Zoo Babies: Winter 2018 »
Check out the cutest newborns from zoos around the country and learn where you can see them.
Check out the cutest newborns from zoos around the country and learn where you can see them.
From vacation ideas to gardening preparation, check out our September checklist to enjoy the rest of summer and get ready for fall.
From household hazards to insurance, here is a roundup of our best tips for ensuring your pet's safety.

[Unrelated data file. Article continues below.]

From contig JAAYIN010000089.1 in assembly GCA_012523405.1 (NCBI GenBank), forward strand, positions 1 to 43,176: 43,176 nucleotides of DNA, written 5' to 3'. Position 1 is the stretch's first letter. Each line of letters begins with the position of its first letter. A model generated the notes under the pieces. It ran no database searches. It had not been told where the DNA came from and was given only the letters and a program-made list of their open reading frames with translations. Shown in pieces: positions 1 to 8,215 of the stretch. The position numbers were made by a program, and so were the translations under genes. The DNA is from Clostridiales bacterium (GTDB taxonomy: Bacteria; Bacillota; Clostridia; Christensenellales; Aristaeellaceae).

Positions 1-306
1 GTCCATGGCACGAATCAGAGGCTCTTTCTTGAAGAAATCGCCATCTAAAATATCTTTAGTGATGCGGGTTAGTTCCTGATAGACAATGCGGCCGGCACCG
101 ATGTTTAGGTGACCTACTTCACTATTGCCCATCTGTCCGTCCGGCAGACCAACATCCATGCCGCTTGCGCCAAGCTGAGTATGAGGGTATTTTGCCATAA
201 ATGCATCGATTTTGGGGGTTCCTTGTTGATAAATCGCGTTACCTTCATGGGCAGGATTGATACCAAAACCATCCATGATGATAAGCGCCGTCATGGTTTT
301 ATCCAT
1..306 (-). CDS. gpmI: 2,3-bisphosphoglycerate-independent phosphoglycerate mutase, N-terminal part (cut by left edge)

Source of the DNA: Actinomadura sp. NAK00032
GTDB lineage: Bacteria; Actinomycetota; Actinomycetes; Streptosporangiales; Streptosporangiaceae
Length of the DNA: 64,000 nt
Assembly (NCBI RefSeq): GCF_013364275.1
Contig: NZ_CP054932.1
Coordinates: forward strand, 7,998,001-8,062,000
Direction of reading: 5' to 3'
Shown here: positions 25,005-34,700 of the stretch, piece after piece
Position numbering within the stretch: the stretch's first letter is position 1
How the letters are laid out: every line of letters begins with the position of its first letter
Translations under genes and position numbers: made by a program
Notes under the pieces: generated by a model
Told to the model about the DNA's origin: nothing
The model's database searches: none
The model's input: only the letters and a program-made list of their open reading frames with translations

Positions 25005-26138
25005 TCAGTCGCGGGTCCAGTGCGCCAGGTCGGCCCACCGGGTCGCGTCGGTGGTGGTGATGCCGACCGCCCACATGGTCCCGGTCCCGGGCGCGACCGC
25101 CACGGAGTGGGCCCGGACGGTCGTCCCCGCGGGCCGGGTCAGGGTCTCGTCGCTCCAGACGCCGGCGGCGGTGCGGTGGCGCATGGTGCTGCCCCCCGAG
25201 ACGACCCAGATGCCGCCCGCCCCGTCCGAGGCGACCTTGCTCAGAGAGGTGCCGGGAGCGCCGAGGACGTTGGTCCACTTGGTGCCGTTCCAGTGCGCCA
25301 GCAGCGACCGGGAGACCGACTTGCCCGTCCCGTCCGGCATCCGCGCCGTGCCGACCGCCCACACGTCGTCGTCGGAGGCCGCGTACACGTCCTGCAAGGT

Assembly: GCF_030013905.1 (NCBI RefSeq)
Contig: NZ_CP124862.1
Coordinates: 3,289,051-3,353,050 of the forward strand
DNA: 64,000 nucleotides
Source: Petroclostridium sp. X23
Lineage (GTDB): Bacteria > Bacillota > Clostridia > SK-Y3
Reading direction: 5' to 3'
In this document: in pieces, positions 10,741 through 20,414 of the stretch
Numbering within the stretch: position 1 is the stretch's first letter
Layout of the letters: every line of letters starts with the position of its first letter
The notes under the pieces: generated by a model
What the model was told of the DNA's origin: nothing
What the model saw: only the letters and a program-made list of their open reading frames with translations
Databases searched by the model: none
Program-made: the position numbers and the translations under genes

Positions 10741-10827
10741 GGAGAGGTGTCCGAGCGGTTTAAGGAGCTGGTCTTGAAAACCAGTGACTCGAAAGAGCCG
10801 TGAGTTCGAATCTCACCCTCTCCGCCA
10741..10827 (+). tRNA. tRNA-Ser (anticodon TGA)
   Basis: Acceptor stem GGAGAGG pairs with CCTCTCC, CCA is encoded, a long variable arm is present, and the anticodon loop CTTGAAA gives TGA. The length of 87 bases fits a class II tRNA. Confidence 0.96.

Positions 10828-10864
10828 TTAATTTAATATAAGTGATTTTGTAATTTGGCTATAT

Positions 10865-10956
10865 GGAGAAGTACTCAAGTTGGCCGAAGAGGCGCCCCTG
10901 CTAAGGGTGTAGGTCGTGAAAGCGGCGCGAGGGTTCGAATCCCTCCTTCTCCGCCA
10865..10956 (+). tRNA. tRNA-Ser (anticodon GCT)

1. Specific List of Boarding Vaccination Criteria Not ListedI called this place one month before we tried to board puppy and the associate said they need Rabies, DHLPP and Bordetella vaccinations within one year. So, I brought all the vaccination records on the day of drop-off and the same associate said they also need heartworm test and also fecal. This struck me as unprofessional and a bit misleading.2. No proper paperwork on service quoteAfter being told I would incur additional -- albeit necessary tests-- I was given a price for the extra charges of $96. However, upon pickup, there was an extra $22 dollar charge that was part of the examination and had not been part of the $96 described. 3. Call back in bad time mannerDuring the examination, one of my dogs tested positive for a particular parasite. We had extra tests done that concluded it was not anything to be alarmed about. However, when we initially called back regarding the test result, we were told the doctor would call us back when she was free. A few hours later we called back on our own and she was readily available to come to the phone. I understand that things can be forgotten, but calls regarding positive -- potentially serious -- test results should not be part of such mishaps in my opinion.4. High rate with moderate quality servicea. The physical exam here was $22 more than my usual vet. My usual vet provides an exceptional level of care for the cheaper price -- they trim the dogs' nails when time permits. I do not expect this office to provide extra services for free, but I did not notice anything that warranted rates that are approximately 50% higher on average.b. $28/night pet boarding. The price cannot be readily found on their website and it's almost 50% higher than places with equal or better service. 5.There's a question on the boarding form that I found ridiculous. "___ times you want puppy to have off-leash playtime. Each playtime is 10-15min with extra charge $5.20/time"